WASHINGTON—Nostalgia has no place in Ryan Zimmerman’s psyche at the moment, not with his biological career clock ticking and a decade’s worth of playoff frustration staring him in the face.
He surely knows his days in D.C. are numbered, though. He’s 35, in the final guaranteed season of a lucrative contract. And given his age and injury history, there’s little chance he’ll be back with the Nationals in 2020 in a prominent role (or without a significant pay cut from his $18 million club option).
But the team’s first-ever draft pick, the last remaining National from the team’s inaugural season in 2005, obviously isn’t ready to let go. (And he’s giving Mike Rizzo pause to reconsider his roster makeup for next season.)
Zimmerman has produced more memorable moments in D.C. than Bryce Harper and Max Scherzer combined, helping the Nationals transition from a pathetic team playing in decrepit RFK Stadium to a perennial contender in a modern ballpark. And if Monday turns out to be his last hurrah, it was a fitting one.
Zimmerman’s three-run, fifth-inning home run sent the Nationals’ travel agents scurrying to make arrangements for a flight to Los Angeles on Tuesday afternoon. All that’s at stake is the biggest game in franchise history Wednesday night—a chance to finally win a National League Division Series. And Zimmerman had as big a part in getting them there as the charter pilot.
“It was a huge moment, and he came through in a big way,” manager Dave Martinez said.
Until last week, Rizzo’s plan for Zimmerman was likely pretty clear: Set up an appreciation day sometime around the holidays to celebrate his decade and a half as the real face of the franchise. (Sorry, Bryce.) Show clips of his 11 career walk-off home runs (a figure surpassed by only seven men in major league history), along with his voluminous community work. Wish him well in retirement—or with another club, if one is interested.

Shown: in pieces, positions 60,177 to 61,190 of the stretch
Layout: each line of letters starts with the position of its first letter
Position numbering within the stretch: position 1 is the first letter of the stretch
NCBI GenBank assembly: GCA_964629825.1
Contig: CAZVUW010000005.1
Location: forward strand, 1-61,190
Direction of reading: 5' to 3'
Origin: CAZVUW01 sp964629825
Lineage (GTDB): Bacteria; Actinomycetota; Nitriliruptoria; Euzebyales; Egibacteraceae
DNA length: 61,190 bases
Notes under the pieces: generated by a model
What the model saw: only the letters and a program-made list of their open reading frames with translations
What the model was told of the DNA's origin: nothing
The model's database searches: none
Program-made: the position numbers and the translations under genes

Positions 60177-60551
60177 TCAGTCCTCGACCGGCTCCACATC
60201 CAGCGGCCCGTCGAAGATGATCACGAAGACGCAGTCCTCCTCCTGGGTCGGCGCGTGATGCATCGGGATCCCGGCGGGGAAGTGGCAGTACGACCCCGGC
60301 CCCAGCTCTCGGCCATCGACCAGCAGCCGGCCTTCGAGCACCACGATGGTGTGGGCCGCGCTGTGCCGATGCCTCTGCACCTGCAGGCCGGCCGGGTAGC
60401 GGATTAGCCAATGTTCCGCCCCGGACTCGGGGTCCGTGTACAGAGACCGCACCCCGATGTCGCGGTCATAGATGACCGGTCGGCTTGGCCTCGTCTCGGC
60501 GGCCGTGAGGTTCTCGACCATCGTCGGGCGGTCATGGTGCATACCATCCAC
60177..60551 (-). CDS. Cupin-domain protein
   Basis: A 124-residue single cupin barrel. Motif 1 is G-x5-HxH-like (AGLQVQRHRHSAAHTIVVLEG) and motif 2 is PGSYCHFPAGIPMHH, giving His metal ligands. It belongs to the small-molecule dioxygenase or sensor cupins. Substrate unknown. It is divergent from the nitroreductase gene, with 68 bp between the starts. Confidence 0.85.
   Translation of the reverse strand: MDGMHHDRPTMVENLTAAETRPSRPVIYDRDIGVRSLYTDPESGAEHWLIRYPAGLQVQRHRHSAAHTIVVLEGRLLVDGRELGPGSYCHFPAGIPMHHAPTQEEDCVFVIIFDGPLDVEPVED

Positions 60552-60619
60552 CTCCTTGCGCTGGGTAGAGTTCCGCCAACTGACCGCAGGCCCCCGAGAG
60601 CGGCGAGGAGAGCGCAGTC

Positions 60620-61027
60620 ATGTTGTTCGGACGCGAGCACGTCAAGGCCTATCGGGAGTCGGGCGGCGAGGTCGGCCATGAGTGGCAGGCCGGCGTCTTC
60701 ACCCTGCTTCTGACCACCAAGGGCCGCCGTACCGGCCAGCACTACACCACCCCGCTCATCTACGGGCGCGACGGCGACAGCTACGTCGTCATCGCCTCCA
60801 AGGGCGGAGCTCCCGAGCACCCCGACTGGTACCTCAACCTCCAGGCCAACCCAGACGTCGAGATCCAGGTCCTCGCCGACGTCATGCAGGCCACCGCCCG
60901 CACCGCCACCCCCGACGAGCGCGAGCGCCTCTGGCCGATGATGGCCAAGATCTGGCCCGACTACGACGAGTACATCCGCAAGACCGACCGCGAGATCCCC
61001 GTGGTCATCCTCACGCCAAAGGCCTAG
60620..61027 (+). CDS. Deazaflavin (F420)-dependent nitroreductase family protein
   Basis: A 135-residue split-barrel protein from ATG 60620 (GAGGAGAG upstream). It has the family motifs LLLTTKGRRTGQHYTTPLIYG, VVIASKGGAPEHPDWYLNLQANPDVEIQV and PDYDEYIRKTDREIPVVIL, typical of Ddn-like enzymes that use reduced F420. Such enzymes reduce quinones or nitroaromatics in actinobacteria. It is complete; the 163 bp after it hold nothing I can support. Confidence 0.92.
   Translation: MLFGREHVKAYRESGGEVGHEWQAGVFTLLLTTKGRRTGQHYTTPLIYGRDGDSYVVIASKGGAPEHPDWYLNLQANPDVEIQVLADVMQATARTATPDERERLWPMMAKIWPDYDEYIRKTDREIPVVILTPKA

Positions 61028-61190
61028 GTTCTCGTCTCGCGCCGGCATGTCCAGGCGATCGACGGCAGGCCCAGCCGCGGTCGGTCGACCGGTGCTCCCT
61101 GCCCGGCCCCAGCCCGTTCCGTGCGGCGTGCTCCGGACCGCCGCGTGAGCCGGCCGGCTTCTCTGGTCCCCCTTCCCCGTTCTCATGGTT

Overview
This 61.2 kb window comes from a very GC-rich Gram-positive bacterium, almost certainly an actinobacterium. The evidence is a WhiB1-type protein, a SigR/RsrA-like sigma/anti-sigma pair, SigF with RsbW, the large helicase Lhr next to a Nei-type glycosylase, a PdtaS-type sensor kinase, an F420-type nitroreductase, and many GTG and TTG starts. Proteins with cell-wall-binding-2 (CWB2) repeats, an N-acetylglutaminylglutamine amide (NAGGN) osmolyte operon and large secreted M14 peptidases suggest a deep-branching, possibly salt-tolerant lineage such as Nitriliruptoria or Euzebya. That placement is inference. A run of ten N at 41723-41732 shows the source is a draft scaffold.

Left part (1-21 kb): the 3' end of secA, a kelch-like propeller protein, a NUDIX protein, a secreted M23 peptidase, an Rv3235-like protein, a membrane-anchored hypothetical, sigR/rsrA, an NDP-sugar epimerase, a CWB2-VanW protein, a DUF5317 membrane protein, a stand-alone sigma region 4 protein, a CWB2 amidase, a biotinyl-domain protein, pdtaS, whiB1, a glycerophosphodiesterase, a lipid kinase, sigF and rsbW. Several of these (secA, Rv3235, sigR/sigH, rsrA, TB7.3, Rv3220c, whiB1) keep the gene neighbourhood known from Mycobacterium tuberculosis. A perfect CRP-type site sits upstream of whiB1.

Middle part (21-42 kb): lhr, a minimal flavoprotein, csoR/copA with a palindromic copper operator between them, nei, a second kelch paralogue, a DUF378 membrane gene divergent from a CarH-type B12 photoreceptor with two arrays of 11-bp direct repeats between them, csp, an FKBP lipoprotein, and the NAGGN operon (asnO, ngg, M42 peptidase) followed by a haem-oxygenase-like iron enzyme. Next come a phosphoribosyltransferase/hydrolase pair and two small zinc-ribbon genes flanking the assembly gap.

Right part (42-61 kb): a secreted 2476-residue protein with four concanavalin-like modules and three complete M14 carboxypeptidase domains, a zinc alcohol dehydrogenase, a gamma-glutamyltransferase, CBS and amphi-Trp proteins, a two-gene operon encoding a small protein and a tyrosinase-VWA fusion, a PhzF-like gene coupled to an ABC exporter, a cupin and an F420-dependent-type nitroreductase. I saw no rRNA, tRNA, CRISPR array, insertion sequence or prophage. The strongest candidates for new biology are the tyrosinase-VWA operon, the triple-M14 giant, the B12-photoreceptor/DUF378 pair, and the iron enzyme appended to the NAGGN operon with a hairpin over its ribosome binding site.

It made sense. Shoulder issues forced Zimmerman to give up third base, his natural position, in 2015 and move across the diamond to first. Age and a slew of other injuries (most recently plantar fasciitis) have made him a part-time player in recent years.
He’s arguably now Washington’s No. 3 option at first base, Matt Adams usually starts against right-handers and Howie Kendrick (who had a far better offensive season at the same age as Zimmerman) generally plays a capable first—his two errors in Game 1 notwithstanding.
After Zimmerman struck out in each of his first two at-bats Monday night, Martinez understandably could have pulled Zimmerman. But he trusted his gut (and heart) rather than a stat sheet.
“Typically, I don’t pinch hit for those guys because, like I said, he’s been in this game a long time and I’ve seen guys like Zim come through in big moments,” Martinez said. “And he did tonight.”
Zimmerman seems to embody his team’s “Stay In The Fight” motto better than anyone. Last week’s NL wild card game could have been his final appearance in a Nationals’ uniform; instead, his broken-bat pinch single ignited a rally that carried Washington past Milwaukee and into its fifth NLDS in eight years.
And Monday night, his game-breaking homer trickled down a grassy slope beyond center field, coming to rest against the fence. It stayed there, out of reach of souvenir hunters—maybe a final reminder of his contributions.
Monday still could be Zimmerman’s swan song in D.C., if the Nats don’t win Wednesday’s Game 5 in L.A. If so, he’ll have earned every ovation—and perhaps a chance to come back, if he so chooses, in a limited role next season. He and the Nationals could still be good for each other.
“I feel like a lot of people think I’m not going to play more games,” Zimmerman said before Game 5. “But I feel good, and I feel like I can be very productive beyond this year.
“[The Nationals] have stuck with me through some injuries and some bad times, and obviously I stuck with them through some bad times as well. But I think the situation I’ve had here has been a special one.. … So I think I feel lucky more than anything.”
There’s been some good fortune on both sides. And neither Zimmerman nor the Nationals seem ready for it to end.